Don’t be fooled by complicated diagrams. The Innovation Vortex is neither complicated nor linear. It is complex, simple, and dynamic.
People like diagrams; they like colors, and they like making things complicated. But sometimes, we go too far complicating reality with colorful pictures. Consultants seem to be most prone to this kind of behavior. Sometimes, I wonder if they are paid for the number of circles and arrows they produce.
Take iterative processes, for example. The idea of developing solutions to problems in an iterative manner has been around for ages. One of the first diagrams that explained continuous improvement was Deming & Shewhart’s PDCA cycle. Later, we saw the OODA loop, the IDEAL model, the DMAIC model, the Spiral model, and of course, the Inspect & Adapt cycle of Agile Development.
Many variants of the improvement cycle
There are probably hundreds of such models. Are they all different? To some extent, yes. They emerged in various problem domains, and they place their emphasis on different perspectives and activities. But they are all the same in recognizing that solving problems and improving work is best done iteratively.
Just because some languages have 300 words relating to snow doesn’t mean that you could enjoy 300 consecutive days with different types of snow. Snow is snow. There are just 300 different ways of talking about it. Likewise, there are not hundreds of improvement cycles for you to implement. There is only one improvement cycle, presented in different flavors.
I see this misunderstanding popping up when people offer diagrams explaining “how to combine” Design Thinking, Lean Startup, Business Modeling, Growth Hacking, Lean UX, and Agile Development. What consultants typically do (maybe because they are paid per circle and arrow) is that they draw different cycles in a row with arrows between them — one iteration cycle for Design Thinking, one for Lean Startup, one for Agile Development, etc. The result is a sequence of circles that looks suspiciously like a waterfall process.
A linear sequence of circles
BAD! BAD! BAD!
Snow is snow. Yes, under a microscope, snowflakes are all different from each other, but from a small distance, it’s all the same. The white, fluffy stuff can come down in different ways, and there are different ways of walking through the snow and removing the stuff from our cars and lawns, but from any practical perspective, it is all snow. Likewise, iterations are iterations. The various models and methods have different ways of talking about iterations and dealing with them, with different perspectives and activities, but practically, it is the same continuous improvement cycle.
In Design Thinking, because the methods emerged in the design community, the emphasis is on design activities and the discovery of customer needs. Design thinkers understand that you cannot design anything useful without creating it, testing it, and delivering it. And they know this is best done in cross-functional teams. It’s just that they have the most experience with the design part. It is true that a lot of design is needed in the early stages of a new product. But design activities never end! You still need to empathize with clients late in a product’s lifetime. Design only ends when the product stops evolving and improving.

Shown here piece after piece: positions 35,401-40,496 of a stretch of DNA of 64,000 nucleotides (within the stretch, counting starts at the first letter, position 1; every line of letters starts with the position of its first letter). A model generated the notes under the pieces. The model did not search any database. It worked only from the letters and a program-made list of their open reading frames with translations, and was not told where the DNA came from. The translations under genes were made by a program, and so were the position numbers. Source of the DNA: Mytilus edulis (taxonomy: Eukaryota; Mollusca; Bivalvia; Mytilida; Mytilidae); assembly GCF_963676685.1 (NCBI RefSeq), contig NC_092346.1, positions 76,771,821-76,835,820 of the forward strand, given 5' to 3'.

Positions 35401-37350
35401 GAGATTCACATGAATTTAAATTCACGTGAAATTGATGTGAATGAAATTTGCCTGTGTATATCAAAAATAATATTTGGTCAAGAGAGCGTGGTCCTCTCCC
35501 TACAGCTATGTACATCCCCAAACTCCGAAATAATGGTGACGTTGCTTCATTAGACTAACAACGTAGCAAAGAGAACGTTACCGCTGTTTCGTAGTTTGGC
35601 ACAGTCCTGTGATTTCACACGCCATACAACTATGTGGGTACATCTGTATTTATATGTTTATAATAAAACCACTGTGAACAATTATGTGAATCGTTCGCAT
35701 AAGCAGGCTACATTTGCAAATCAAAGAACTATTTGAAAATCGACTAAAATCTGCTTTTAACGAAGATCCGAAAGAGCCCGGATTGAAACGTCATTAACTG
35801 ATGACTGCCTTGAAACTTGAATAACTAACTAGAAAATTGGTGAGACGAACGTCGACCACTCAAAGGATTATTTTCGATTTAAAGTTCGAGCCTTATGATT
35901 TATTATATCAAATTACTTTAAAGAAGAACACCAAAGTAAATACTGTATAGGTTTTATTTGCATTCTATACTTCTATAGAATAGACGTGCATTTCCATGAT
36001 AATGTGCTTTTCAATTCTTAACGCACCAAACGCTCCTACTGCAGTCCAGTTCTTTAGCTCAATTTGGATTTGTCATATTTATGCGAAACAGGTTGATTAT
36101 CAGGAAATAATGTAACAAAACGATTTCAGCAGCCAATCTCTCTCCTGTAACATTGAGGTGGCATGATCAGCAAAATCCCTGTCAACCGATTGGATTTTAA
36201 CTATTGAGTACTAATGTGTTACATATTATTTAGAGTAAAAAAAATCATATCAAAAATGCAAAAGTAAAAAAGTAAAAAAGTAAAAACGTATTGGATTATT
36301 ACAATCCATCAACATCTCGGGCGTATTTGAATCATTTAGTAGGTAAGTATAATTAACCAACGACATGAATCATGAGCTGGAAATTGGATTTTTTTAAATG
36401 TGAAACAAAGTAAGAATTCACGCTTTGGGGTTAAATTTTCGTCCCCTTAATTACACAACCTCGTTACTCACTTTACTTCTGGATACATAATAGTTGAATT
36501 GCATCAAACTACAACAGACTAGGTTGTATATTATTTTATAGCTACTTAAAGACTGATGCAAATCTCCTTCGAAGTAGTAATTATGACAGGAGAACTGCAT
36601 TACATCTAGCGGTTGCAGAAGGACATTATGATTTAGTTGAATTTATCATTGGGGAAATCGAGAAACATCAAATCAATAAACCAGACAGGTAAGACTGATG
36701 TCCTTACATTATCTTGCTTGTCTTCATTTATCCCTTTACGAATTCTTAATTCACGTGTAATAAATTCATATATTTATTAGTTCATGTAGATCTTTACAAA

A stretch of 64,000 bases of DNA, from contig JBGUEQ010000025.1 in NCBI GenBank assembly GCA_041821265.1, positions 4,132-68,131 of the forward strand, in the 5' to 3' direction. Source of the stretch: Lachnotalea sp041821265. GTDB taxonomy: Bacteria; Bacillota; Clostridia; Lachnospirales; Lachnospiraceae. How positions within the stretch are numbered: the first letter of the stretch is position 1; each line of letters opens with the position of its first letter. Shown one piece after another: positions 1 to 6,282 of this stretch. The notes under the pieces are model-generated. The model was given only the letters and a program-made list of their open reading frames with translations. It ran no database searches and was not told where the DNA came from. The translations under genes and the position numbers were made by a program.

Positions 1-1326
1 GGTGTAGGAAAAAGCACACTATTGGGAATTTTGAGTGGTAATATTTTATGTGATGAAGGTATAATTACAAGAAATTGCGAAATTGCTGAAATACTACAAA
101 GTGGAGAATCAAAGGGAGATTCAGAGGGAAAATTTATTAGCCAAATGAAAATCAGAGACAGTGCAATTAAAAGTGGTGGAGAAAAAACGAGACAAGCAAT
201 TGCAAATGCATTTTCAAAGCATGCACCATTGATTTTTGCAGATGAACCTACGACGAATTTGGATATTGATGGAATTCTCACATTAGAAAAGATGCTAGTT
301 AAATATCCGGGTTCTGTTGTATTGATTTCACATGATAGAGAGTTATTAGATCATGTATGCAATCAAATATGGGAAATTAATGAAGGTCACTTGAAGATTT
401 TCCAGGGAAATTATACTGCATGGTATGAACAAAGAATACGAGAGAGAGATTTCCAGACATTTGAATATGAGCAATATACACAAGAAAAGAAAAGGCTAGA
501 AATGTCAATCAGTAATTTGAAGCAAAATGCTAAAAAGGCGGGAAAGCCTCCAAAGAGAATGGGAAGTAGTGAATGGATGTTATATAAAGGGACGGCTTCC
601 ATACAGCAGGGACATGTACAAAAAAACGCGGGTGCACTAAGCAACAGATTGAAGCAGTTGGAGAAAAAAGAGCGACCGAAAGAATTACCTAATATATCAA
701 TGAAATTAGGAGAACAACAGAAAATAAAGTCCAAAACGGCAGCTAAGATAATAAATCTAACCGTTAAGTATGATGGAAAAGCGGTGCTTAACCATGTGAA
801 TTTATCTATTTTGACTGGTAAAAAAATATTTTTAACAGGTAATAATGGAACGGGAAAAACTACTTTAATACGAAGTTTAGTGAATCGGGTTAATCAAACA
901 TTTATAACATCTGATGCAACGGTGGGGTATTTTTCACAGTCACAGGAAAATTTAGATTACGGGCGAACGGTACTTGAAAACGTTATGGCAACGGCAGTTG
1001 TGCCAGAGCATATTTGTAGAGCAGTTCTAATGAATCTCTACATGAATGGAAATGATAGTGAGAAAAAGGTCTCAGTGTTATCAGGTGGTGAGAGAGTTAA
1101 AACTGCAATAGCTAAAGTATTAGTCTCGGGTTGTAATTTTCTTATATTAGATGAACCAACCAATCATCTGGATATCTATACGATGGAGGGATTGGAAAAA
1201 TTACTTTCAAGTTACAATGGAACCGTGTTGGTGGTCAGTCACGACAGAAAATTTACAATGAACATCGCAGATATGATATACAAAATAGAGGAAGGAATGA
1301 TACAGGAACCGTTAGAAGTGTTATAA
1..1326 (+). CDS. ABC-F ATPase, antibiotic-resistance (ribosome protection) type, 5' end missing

Another linear sequence of circles
The Lean Startup version of the iterative cycle emerged in the startup scene. Startup teams have a lot of experience doing crazy stuff and trying things out. Lean Startup places less emphasis on design and more on creating hypotheses and validating experiments. Obviously, you cannot be a startup without designing stuff and developing things. Sure, the model looks at continuous improvement from a startup team’s perspective. But guess what? Even mature products evolve and require the validation of hypotheses before expensive new features are developed!
Agile Development came from a bunch of software guys whose primary experience was building software products for large clients. They indeed recognized that you shouldn’t develop software without considering design and hypotheses. And these developers definitely promoted the importance of cross-functional teams. But they were developers, so they focused mostly on the development practices, while they understood that agile development is relevant from the day a new product is conceived to the day it is phased out.
And yet another linear sequence of circles
As far as I’m concerned, Design Thinking, Lean Startup, and Agile Development (and Lean UX and Business Modeling and Growth Hacking) all talk about the same thing: iterative discovery, delivery, and improvement. They just look at it in different domains, with diverse backgrounds and different practices. Sometimes, the emphasis is more on design; sometimes, the focus is on validating hypotheses, and sometimes, the goal is to get stuff developed and delivered. But they are NOT a linear sequence of separate circles, like a waterfall of phases.
Continuous discovery, delivery, and improvement is ONE circle.
Continuous discovery, delivery, and improvement is ONE circle. It’s one vortex representing the messy, non-linear, dynamic process that we call innovation. Don’t be fooled by complicated diagrams. The Innovation Vortex is neither complicated nor linear. It is complex, simple, and dynamic.
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